‘The tree is an important shelter — in my village and everywhere in Burkina Faso — it’s where you meet during the day,’ says Kéré, a gracious, affable man, dressed at the pavilion opening in an indigo suit to match his design. ‘It’s very hot, people gravitate naturally towards shaded areas and the tree is the best one. It gives you shelter to protect you against the elements, but without closing you off completely from the outside world. So this is the inspiration I had to create an open, inviting, welcoming space.’
Burkina Faso-born Diébédo Francis Kéré, whose practice Kéré Architecture is based in Berlin
Kéré is the 17th architect to be invited by the Serpentine Galleries to design a temporary pavilion for the world renowned, annual commission, following on from BIG’s giant pixelated wall last year and SelgasCano’s playful, plastic caterpillar the year before. The brief is simple: to design a 300 sq m pavilion that can be used as a cafe and meeting place during the day and a space for events, talks and entertainment by night. There is no budget: it is realised through sponsorship and sale of the pavilion. This year the pavilion has a slightly more serious agenda due to Kéré’s commitment to socially engaged architecture and ecological design. His is an architecture for the people — Kéré’s structures are humble, unpretentious and everyday but empowering too. ‘I create architecture to be used, architecture that has a purpose, to serve,’ he told Blueprint.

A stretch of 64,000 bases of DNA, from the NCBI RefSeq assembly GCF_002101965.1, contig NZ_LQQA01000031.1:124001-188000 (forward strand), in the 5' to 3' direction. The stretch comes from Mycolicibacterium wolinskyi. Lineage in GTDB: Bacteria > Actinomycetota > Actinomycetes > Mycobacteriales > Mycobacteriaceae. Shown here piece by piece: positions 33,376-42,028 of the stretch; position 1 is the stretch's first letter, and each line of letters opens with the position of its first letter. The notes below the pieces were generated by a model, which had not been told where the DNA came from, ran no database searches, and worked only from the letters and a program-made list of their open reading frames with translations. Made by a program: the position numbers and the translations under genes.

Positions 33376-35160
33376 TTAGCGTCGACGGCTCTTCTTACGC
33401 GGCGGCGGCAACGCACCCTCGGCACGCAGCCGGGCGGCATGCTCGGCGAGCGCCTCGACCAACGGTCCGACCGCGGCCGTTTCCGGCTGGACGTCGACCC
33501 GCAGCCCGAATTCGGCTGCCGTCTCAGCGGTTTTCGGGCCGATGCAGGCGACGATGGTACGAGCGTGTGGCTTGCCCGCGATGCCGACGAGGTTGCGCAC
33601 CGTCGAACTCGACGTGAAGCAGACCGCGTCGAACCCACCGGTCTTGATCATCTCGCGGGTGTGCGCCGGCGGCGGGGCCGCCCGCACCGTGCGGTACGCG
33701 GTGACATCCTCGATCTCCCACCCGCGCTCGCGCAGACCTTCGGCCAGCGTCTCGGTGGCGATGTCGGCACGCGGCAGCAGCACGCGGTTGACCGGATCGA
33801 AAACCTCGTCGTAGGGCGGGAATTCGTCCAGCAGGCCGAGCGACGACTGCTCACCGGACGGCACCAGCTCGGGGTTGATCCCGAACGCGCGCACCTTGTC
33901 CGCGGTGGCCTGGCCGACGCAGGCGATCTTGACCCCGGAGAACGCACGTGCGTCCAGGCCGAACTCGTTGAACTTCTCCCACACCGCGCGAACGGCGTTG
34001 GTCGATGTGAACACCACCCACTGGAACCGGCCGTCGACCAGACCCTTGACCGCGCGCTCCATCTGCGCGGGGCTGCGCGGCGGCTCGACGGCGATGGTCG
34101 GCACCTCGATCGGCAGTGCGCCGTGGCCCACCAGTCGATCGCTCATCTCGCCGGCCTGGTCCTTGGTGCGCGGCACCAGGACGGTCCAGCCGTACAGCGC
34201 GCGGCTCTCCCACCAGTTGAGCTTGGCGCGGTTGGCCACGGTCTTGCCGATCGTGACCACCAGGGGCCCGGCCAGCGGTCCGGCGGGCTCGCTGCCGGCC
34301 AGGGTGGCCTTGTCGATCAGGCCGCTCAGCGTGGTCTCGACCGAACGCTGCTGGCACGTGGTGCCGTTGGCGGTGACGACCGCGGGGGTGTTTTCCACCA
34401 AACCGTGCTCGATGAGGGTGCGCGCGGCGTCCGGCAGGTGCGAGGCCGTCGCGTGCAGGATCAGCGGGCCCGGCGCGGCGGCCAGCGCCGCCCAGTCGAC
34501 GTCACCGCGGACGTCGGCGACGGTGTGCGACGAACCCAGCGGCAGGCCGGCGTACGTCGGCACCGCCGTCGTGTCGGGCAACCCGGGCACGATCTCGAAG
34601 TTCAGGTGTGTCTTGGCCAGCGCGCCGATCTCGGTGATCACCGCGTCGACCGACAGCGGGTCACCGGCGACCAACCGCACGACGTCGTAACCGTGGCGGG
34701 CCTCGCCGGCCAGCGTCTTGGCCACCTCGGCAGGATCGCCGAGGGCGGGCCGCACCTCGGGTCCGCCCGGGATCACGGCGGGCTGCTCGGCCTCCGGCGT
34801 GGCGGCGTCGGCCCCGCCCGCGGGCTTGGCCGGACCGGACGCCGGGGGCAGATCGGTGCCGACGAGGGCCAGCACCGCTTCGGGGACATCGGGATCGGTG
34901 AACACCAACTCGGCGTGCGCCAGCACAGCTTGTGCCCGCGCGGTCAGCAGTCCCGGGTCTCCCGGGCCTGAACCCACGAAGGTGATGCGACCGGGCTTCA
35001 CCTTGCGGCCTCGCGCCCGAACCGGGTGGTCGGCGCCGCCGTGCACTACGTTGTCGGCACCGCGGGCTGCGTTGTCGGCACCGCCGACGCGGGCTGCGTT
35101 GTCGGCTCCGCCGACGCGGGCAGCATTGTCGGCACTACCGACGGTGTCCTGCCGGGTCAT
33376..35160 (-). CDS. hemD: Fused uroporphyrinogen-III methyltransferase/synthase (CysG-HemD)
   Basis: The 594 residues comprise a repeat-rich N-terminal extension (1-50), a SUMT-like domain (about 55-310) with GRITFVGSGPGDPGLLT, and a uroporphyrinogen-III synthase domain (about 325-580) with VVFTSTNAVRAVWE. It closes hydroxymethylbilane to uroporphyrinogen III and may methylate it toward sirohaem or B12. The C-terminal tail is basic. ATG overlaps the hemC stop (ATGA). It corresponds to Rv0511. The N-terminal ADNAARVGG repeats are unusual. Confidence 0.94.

Kéré’s first project was a primary school in his home village of Gando. The tin roof of the structure is pulled away from the inner perforated ceiling to aid ventilation. Photo Credit: Simeon Duchoud